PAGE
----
Problem of the Month (September 2004)

This month we consider the problem of finding the smallest region that can be tiled independently by two different polyforms. This sort of problem has already been investigated for polyominoes.

The problem for the 3 trihexes is trivial, since a pair of any of them will tile the same region. The problem for the 7 tetrahexes is more interesting, but still pretty easy. What are the results for the 22 pentahexes below?

The corresponding problem for tetriamonds and pentiamonds has been studied. What are the results for the 12 hexiamonds below?

The problems for diaboloes and triaboloes are pretty easy. What are the best results for the 14 tetraboloes below?

The problem for the generalized triominoes is trivial. What are the results for the 22 generalized tetrominoes?


ANSWERS

POLYHEXES

Mike Reid improved one of my tetrahex results.

Joe DeVincentis sent a complete solution to the tetrahex problem, and found many of the best known solutions for the pentahex problem. Jeremy Galvagni sent some pentahex solutions. George Sicherman found better solutions for several pairs of pentahexes.

Trihexes
22
2
     

Tetrahexes
22223
22226
2222
222
22
3
Mike Reid

Pentahexes
XRLPEHFYCQATKWZVUNJSI
D322233323226222322222
X28223623023602642478331535
R2223222222242232223
L222222222223222222
P22222226222222232
E23232232221832422
H26322222211322210
F62322222622229
Y3222262262222
C242232232229
Q32222463228
A6283262263
T26223332
K22332228
W21022345
Z222222
V62233
U22218
N233
J23
S5
Joe DeVincentis
George Sicherman

The pictures of the largest compatibility regions for pentahexes are here, and hexahexes are here, here and here, courtesy of George Sicherman.

POLYIAMONDS

George Sicherman sent me this link to an abstract of Margareta Lukjanska's on what she calls the compatibility problem.

Margarita Lukjanska sent me her results on hexiamonds, many of which improved on my results. She and Mike Reid both gave me the reference of "Puzzle Fun" published in August 1995 by R. M. Kurchan from Buenos Aires, which published Mike's results on the problem.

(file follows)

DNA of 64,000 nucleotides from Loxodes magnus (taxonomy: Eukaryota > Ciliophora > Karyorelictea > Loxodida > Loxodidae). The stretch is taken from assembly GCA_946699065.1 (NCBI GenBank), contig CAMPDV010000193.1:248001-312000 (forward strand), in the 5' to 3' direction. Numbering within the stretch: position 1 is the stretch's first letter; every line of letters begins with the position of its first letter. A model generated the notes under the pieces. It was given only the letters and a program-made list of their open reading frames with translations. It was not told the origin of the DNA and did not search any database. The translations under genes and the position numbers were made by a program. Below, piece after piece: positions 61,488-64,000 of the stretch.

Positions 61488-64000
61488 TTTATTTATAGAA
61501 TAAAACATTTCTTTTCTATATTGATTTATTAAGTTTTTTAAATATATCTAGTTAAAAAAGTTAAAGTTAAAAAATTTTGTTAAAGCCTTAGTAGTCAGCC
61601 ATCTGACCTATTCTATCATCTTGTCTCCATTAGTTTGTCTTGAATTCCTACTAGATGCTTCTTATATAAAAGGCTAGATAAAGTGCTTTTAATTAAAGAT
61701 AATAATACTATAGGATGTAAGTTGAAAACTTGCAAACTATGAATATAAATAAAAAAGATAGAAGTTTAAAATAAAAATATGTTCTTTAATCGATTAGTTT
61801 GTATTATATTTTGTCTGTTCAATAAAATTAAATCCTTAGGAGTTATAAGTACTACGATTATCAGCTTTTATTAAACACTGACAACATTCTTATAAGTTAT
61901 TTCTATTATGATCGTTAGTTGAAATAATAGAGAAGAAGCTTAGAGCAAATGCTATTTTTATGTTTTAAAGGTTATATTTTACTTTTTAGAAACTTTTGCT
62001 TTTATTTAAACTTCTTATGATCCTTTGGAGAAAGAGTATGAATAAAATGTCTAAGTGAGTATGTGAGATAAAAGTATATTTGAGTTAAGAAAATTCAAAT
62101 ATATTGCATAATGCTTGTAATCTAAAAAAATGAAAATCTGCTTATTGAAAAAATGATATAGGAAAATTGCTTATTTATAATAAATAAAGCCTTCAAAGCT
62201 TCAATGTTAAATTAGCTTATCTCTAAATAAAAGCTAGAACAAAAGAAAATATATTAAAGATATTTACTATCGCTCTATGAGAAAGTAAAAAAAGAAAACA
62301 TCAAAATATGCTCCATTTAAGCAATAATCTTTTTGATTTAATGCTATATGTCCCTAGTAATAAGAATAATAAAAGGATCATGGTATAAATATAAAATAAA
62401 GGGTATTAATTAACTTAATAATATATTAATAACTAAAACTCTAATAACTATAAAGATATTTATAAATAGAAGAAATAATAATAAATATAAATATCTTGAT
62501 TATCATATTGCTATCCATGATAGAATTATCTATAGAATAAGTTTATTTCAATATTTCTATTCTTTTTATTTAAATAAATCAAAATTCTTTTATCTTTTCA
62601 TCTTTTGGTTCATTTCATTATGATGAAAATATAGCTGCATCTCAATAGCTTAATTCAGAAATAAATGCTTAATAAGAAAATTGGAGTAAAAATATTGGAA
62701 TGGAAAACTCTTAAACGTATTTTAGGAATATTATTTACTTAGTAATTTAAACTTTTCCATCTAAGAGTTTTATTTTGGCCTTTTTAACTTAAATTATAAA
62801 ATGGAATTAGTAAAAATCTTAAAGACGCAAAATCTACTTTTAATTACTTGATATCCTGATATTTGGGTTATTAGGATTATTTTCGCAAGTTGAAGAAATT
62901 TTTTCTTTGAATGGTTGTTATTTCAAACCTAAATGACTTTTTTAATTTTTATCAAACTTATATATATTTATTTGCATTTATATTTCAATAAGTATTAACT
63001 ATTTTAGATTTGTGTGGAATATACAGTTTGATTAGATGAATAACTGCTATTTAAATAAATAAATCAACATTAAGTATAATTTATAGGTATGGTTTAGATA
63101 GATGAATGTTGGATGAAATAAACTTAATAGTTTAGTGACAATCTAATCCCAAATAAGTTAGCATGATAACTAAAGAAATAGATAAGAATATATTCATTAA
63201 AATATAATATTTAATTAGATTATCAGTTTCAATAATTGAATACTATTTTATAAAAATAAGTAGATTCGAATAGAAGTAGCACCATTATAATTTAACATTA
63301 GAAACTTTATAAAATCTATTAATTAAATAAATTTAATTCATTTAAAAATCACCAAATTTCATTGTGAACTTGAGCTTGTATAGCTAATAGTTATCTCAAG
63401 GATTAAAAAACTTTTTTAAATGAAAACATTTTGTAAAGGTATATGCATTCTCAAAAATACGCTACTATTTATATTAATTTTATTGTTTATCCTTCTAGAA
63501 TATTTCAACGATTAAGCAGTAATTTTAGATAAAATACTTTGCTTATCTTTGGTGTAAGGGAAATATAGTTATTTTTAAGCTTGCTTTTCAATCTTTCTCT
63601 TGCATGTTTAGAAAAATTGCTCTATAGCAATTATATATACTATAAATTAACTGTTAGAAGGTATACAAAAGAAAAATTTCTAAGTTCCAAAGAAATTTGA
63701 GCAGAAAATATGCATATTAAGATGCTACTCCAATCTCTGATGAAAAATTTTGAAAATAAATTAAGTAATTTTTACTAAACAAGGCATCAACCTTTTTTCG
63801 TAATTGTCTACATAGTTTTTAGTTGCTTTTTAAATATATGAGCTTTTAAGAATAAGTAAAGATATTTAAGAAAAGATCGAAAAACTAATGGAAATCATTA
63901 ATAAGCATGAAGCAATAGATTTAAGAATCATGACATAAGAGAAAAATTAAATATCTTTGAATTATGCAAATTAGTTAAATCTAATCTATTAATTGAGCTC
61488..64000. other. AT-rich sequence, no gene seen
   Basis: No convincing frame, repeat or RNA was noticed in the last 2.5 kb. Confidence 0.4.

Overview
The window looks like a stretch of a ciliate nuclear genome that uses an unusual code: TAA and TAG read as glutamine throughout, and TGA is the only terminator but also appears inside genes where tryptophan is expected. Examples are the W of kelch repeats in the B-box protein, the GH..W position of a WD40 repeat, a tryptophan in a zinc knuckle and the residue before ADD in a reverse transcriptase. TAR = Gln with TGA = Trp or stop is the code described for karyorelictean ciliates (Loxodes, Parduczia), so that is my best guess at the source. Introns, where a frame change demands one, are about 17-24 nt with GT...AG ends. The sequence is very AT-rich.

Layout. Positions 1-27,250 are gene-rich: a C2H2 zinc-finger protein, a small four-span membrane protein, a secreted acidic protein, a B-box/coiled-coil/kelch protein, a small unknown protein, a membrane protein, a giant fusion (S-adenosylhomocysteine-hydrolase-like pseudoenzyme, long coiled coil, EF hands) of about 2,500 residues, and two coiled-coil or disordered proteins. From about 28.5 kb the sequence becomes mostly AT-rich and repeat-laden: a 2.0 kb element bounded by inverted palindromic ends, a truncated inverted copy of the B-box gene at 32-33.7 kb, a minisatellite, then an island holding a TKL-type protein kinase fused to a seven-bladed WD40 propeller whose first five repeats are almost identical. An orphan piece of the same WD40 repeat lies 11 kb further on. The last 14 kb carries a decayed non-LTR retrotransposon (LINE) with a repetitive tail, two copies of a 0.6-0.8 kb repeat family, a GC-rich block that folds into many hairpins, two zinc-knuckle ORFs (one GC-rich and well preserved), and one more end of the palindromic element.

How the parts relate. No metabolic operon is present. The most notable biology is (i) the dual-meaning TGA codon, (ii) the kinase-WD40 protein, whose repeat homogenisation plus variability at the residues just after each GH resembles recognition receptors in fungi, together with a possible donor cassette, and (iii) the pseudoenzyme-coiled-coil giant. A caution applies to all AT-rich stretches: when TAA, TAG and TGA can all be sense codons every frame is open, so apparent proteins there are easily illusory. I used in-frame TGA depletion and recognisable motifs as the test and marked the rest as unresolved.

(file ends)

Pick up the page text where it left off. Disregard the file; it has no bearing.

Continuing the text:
Hexiamonds
LEPSFVHAUOX
I332322323
L3232323263
E64662333
P22222262
S2321823
F222266
V3233
H3263
A3
U3
O
Margarita Lukjanska
George Sicherman

Here is a picture of the largest case:

Scott Reynolds sent me these results on hexiamonds pairings that are infinite.

POLYABOLOES

Diaboloes and Triaboloes
4
2
               
442
22
2

Tetraboloes
ZDALRCYKOSGVJ
I4244
Z22242
D442122242
A24624444
L42422
R2444424
C244
Y24
K44162
O22
S22
G22
V2
George Sicherman

The 5-aboloes are here, here, and here.

GENERALIZED POLYOMINOES

Generalized Triominoes
2223
222
22
2

Generalized Tetrominoes
QLTONMZABDRJCEYPSHVXF
I222224212244424422444
Q22222222222222224244
L2222222222222222484
T422224242444222224
O2244244424422424
N2222222222222224
M222222222242242
Z22222222224222
A2242222224224
B222242224284
D22222242242
R2222242484
J222222224
C24224242
E2224222
Y222224
P22224
S2242
H242
V22
X2
George Sicherman

POLYPENTS

George Sicherman considered tripents, and suggested I look at tetrapents. So I did. Here are the results.

Tetrapents
424226
32622
4656
242
25
6
George Sicherman

Then Scott Reynolds and George Sicherman tackled pentapents. The results can be seen at George Sicherman's site.

POLYHEPTS

George Sicherman considered tetrahepts. Here are the results.

Tetrahepts
744222
44676
4624
244
26
7
George Sicherman

POLYOCTS

George Sicherman also considered tetraocts. The results are here.

POLYNONS

George Sicherman also considered trinons and tetranons. The results are here, here, and here.

POLYDECs

George Sicherman also considered tetradecs. The results are here and here.

ZUCCA'S PROBLEM

George Sicherman suggested Zucca's problem: given a subset of these polyforms, find the smallest shape that can be covered by polyforms in the subset, but NOT by polyforms NOT in the subset. He investigated the problem for tetrahexes and generalized triominoes. Here is his page of results. And here are the best known solutions for trihexes, diaboloes, and generalized triominoes.

Several of the generalized triomino cases are due to George Sicherman.

George Sicherman also investigated tetracubes:

George Sicherman has many pages devoted to this problem here.

If you can extend any of these results, please e-mail me. Click here to go back to Math Magic. Last updated 8/6/08.